Red Kite Enduro – Round One race report & pics
Drover Cycles sponsored rider Lewis Day narrowly missed out on a spot on podium at the opening round of the Welsh Gravity Enduro Series a couple of weeks back when a blown tyre robbed him of placing in the top three.
He was hoping for better luck last weekend when he took his Mondraker Dune up to Coed Trallwm for the first in five rounds of the Red Kite Enduro Series.
We’re Red Kite co-sponsors, along with Mondraker, and were on hand over the weekend to provide emergency spannering and repairs. It’s fair to say we had a cracking time and we’ll be back for round two on April 18-19th.
But how did Lewis get on? Did he pilot the Dune to victory, or did the podium elude him once more?
Over to Lewis for this comprehensive race report…
Coed Trallwm was to be the first round of the Red Kite Mondraker Enduro series and afterhearing nothing but good reports from last year’s events, I was excited to see what all thefuss was about.
Red Kite Events is a relatively small operation with main man Neil Delafield and his colleague taking on both event organisation and trail building. With this in mind, it was a pleasant surprise to see that the weekend’s racing would be made up of five different stages, three of which were freshly-cut, with the remaining two made up of freshly cut sections added to existing trails.
Two race formats were on offer: a two or a one-day event. The former involved practice and racing of stages 1,2 and 3 on the Saturday followed by 1,2,3,4 and 5 on the Sunday. The latter involved racing all 5 stages blind on the Sunday. Either way, you were guaranteed plenty of quality riding for your money.
Upon arrival, I immediately noticed the relaxed atmosphere, from bothracers and organisers alike. This left me feeling a little lost – usually time is of the essence at these events, but that didn’t seem an issue.
Practice on the Saturday morning started around 10am and finished around 12ish. Anyhow, I kitted up and headed out to stage 1. The relaxed vibe encouraged social riding, so I moseyed on up chatting away to both familiar and new faces.
Stage One was all new. This was a welcome break from the trail centre bashing of the winter and quite a contrast from the Welsh Gravity Enduro opening round at Bike Park Wales the previous weekend.
We were treated to moss, roots and mud all thrown together on a steep off-camber hill side. This is usually the sort of thing that I relish so I was happy with what I found. This was the shortest of the stages throughout the weekend.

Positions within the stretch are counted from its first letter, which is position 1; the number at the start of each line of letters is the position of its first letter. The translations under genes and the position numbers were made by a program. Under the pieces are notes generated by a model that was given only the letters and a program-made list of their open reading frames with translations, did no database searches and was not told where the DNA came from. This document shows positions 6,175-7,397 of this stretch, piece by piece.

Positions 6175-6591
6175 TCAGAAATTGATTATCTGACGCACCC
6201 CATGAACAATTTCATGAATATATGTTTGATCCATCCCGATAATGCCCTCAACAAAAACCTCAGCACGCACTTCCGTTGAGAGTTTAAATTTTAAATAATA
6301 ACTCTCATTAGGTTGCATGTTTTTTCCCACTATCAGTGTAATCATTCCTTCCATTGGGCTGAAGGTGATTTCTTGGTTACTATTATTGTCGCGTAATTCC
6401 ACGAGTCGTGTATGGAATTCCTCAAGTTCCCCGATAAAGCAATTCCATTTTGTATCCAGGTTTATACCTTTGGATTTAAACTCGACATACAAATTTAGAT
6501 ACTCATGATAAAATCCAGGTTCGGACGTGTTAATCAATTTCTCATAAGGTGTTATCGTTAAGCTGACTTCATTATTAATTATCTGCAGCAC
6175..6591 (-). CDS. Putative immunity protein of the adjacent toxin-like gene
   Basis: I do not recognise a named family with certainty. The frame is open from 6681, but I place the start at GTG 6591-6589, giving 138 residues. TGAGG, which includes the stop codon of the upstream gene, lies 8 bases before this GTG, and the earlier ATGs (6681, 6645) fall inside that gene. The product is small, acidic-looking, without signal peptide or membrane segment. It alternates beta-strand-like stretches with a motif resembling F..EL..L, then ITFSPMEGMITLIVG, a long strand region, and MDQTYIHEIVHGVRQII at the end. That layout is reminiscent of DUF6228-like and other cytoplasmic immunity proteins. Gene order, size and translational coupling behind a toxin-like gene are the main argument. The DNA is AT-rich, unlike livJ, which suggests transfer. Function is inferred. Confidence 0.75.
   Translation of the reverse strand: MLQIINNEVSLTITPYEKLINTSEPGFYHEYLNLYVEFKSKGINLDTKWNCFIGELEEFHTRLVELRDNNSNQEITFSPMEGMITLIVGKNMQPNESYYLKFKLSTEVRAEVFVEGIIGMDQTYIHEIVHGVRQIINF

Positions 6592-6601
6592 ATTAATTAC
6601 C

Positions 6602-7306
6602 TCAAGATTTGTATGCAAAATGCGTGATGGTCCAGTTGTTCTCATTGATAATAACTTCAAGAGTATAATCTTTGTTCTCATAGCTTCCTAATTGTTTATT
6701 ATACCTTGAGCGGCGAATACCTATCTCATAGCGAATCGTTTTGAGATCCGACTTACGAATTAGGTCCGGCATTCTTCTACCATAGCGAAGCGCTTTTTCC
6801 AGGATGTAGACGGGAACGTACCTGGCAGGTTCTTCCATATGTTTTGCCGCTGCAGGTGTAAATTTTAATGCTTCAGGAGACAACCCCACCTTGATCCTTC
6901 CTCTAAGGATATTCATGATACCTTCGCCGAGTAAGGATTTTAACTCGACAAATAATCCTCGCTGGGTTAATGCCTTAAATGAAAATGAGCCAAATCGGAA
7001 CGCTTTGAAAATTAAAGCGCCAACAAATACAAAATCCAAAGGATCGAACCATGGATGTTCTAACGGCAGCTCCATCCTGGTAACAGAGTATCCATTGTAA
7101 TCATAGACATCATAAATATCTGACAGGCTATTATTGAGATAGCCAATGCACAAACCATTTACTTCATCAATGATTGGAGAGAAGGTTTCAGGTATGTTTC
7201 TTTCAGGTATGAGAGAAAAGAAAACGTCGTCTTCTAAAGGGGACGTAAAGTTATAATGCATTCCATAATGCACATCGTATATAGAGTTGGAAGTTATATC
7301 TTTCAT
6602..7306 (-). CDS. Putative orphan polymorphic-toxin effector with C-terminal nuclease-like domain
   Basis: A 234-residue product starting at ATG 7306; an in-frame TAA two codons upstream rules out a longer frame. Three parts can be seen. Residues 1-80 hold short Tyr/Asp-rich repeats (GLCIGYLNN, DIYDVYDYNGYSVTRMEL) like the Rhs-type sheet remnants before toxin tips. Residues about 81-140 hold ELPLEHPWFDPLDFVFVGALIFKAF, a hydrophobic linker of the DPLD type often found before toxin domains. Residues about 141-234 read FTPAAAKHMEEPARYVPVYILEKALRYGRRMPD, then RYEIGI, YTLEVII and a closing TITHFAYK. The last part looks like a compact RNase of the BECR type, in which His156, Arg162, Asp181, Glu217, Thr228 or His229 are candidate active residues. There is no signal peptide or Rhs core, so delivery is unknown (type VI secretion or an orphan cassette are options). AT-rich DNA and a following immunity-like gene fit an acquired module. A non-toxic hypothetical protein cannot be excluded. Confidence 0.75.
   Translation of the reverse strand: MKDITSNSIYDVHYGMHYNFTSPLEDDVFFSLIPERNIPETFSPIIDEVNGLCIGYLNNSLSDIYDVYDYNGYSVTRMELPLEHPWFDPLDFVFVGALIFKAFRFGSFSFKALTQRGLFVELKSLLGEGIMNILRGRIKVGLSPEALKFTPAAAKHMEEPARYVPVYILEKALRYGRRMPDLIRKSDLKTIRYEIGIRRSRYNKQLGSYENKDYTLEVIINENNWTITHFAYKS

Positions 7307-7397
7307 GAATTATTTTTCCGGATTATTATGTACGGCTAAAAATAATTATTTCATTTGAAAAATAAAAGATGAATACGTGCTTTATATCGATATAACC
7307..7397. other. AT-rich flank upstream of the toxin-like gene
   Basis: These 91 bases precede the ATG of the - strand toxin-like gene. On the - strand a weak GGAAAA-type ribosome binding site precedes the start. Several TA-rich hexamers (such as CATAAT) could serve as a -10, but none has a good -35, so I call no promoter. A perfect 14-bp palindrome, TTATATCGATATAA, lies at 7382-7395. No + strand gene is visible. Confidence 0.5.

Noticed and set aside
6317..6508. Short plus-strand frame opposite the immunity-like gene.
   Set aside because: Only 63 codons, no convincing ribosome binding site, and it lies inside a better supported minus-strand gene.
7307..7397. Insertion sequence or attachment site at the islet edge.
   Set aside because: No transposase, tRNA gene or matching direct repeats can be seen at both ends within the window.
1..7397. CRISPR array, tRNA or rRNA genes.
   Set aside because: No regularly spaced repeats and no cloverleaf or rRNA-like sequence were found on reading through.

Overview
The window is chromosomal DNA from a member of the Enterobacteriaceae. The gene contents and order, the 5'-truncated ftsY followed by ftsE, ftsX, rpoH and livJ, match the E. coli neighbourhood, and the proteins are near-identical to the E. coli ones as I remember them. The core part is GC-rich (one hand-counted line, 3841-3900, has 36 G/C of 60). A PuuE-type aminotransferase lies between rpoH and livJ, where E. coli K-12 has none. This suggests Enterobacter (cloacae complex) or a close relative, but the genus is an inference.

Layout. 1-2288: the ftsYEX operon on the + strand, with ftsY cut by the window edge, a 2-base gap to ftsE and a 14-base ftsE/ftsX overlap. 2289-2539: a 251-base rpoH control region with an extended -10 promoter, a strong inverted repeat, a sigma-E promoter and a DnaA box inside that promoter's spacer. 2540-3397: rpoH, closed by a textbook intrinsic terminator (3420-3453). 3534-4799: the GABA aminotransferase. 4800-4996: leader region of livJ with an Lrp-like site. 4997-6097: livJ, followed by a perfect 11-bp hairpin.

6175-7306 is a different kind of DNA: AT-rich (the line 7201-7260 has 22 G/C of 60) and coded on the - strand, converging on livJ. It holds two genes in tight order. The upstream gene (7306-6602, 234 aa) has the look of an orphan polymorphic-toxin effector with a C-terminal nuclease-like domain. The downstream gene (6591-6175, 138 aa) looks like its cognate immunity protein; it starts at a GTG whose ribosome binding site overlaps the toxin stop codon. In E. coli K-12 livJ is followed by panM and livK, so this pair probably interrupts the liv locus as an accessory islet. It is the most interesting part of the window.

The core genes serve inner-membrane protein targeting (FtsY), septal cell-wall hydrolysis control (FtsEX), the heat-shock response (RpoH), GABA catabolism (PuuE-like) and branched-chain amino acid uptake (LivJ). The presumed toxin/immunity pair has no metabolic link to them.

Stage Two started at pretty much the same point as stage one and was much the same with loose corners and roots to contend with in the top section – until you suddenly left the woods, dropped a steep chute onto the wall of a quarry and down again to cross a fire road. It was quite a contrast and had a few people twitching! Dropping off the fire road you were met with a tricky steep left hander and then it was a scary fast sprint through the trees to the finish.
Stage Three was the final stage on Saturday. This was a more established trail with a few man-made obstacles, such as rock gardens and board-walk over boggy sections. It was a great fun stage with a combination of steep, loamy corners and tricky wire-covered stumps. This reminded me very much of old-school UK downhill tracks, a sign of progression I suppose.
So – practice done, a quick banana and it was back up to stage 1 ready for racing. Saying that, I needn’t have rushed the refueling. Racing started at 1pm, but as long as you were done by 4:30pm you could race at your leisure.
Unfortunately, I’d ridden this stage far better in practice than when I was up against the clock.
I knew already that all the stages would be difficult to race as there were so many obstacles to trip you up. The first left hand corner was nothing complicated – just a flat corner around a stump – but it was to plague me all weekend. The front wheel washed wide so I dabbed a foot. I rode pretty much the rest of the top section clean but was fighting to get clipped back in until I hit the fire road a couple of corners from the finish line. Never mind – it turned out that most of the competition had also had a bit of a nightmare, either suffering mechanicals or crashes. Chatting away, we pedalled on up to stage 2.
By this point I was feeling quietly confident in the knowledge that I had at least stayed on the bike. Unfortunately this was all about to change!
After riding the top stage to satisfaction, I then disappeared off the side of the trail on the steep corner in the lower section. I rushed back onto the bike and sprinted as hard as I could to the finish knowing I had lost valuable seconds.
For stage three, I had a word with myself. I’d decided against trying to race the track, and focus on getting down smoothly, without issue. This worked out nicely and gave me a respectable time.